We also see this practice carried out by the people of God as a whole, or in larger groups, such as in a national capacity. There are many examples of this in the Scriptures, such as the covenant the people of God made with God in the days of King Josiah:
And the king sent, and they gathered unto him all the elders of Judah and of Jerusalem. And the king went up into the house of the Lord, and all the men of Judah and all the inhabitants of Jerusalem with him, and the priests, and the prophets, and all the people, both small and great: and he read in their ears all the words of the book of the covenant which was found in the house of the Lord. And the king stood by a pillar, and made a covenant before the Lord, to walk after the Lord, and to keep his commandments and his testimonies and his statutes with all their heart and all their soul, to perform the words of this covenant that were written in this book. And all the people stood to the covenant (2 Kings 23:1-3).
Since the apostolic age, the people of God have continued to engage in the practice of making and renewing covenants with God. A prime example of this practice is the Solemn League and Covenant, which was sworn to by the leaders as well as the common people in the three kingdoms of England, Scotland, and Ireland in the seventeenth century. In this covenant, the people of the three kingdoms swore their commitment to preserve, promote, and defend the true religion in the kingdoms according to their several places and callings. Other prominent examples of this practice would include the covenanting of the Lords of the Congregation in Scotland during the sixteenth century as they bound themselves to God to promote the biblical Protestant faith in opposition to Romanism, and the Puritan New England colonies who practiced covenanting as a part of the foundation of their self-consciously biblical societies.
In light of this well-attested biblical, historic, and Reformed tradition, the current 2014-term Council of Officers of the Reformation Party have drafted and signed a covenant reaffirming our commitment to the promotion of submission to the Lord Jesus Christ as King of nations among all nations, and we encourage all those who share this commitment to express their unity with us in this endeavor by adding their own signature to the covenant. The covenant is as follows:
For the advancement of the Kingdom of our Lord and Savior Jesus Christ, we pledge by God's grace to seek, according to our several places and callings, that our nation and all other nations covenant with God to acknowledge the Lord Jesus Christ, adopting the biblical doctrines, worship, discipline, and government outlined in the original Westminster Standards, supporting the church which maintains these, and seeking to assist and defend all those that enter into this (or similar) pledge and covenant.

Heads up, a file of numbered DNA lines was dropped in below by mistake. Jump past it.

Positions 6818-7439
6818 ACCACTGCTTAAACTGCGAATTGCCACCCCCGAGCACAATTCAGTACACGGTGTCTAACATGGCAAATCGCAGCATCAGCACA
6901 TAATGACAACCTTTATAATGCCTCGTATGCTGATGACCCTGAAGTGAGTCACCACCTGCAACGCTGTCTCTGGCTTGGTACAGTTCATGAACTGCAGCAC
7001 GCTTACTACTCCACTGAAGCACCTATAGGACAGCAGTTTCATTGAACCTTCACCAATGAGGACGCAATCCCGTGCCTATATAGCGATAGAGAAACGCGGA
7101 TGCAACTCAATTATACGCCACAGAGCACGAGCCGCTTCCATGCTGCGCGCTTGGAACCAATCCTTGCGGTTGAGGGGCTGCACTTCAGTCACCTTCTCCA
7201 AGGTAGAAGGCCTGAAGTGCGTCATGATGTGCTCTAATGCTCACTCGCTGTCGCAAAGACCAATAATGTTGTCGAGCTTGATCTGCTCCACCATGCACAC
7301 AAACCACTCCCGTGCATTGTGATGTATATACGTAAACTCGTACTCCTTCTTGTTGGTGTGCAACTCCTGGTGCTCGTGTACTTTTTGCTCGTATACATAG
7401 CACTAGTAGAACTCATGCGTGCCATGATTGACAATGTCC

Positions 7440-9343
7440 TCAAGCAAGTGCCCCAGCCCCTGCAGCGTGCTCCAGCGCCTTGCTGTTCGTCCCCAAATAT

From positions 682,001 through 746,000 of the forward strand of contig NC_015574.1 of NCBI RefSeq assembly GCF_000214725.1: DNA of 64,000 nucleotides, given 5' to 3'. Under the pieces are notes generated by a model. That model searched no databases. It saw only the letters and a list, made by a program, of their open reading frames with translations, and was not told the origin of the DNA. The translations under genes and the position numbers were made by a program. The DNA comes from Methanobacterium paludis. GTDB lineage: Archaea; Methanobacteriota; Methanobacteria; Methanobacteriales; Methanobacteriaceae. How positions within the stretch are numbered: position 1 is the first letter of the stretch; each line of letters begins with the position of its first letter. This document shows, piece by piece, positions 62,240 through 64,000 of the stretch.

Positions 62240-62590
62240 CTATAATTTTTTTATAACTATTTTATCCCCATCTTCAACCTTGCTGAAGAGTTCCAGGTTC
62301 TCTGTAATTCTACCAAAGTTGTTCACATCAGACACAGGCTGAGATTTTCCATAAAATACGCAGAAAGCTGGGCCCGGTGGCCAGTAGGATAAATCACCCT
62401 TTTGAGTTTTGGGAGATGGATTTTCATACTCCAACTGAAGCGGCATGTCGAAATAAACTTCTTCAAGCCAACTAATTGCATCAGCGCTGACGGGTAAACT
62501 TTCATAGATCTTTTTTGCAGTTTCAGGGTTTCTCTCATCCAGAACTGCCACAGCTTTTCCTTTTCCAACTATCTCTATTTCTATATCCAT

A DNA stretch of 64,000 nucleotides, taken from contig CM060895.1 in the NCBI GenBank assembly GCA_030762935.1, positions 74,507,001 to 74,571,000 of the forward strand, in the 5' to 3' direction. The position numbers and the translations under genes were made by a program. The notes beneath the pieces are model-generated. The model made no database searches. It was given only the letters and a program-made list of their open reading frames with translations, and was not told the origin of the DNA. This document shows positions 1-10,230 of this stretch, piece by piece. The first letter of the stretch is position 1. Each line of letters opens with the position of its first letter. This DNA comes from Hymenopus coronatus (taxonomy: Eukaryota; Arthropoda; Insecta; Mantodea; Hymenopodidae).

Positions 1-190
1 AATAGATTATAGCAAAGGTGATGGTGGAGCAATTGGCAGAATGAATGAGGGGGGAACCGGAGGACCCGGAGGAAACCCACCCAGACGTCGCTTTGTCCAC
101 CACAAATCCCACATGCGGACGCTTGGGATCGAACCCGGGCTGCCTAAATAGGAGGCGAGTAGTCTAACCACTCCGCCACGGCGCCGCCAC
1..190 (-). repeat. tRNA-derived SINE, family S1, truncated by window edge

We, the members of the 2014 Council of Officers, and all others who will join with us in signing this covenant, do so as a means of making a sacred vow before God, in reliance on his grace, to obey his command to spread his Word to the nations and to work as God's fellow laborers (1 Corinthians 3:9) towards the goal of the full conversion of all the nations to Jesus Christ, in their civil as well as in all other capacities. We are assured that our labor to this end is not in vain, as God has promised to be with us as we go out to "teach all nations, baptizing them in the name of the Father, and of the Son, and of the Holy Ghost: Teaching them to observe all things whatsoever I have commanded you" (Matthew 28:19-20). God has promised to give all nations into the hands of his Son (Psalm 2), and the day will come when "all the ends of the world shall remember and turn unto the Lord: and all the kindreds of the nations shall worship before thee. For the kingdom is the Lord's: and he is the governor among the nations (Psalm 22:27-28)." "For the earth shall be filled with the knowledge of the glory of the Lord, as the waters cover the sea" (Habakkuk 2:14).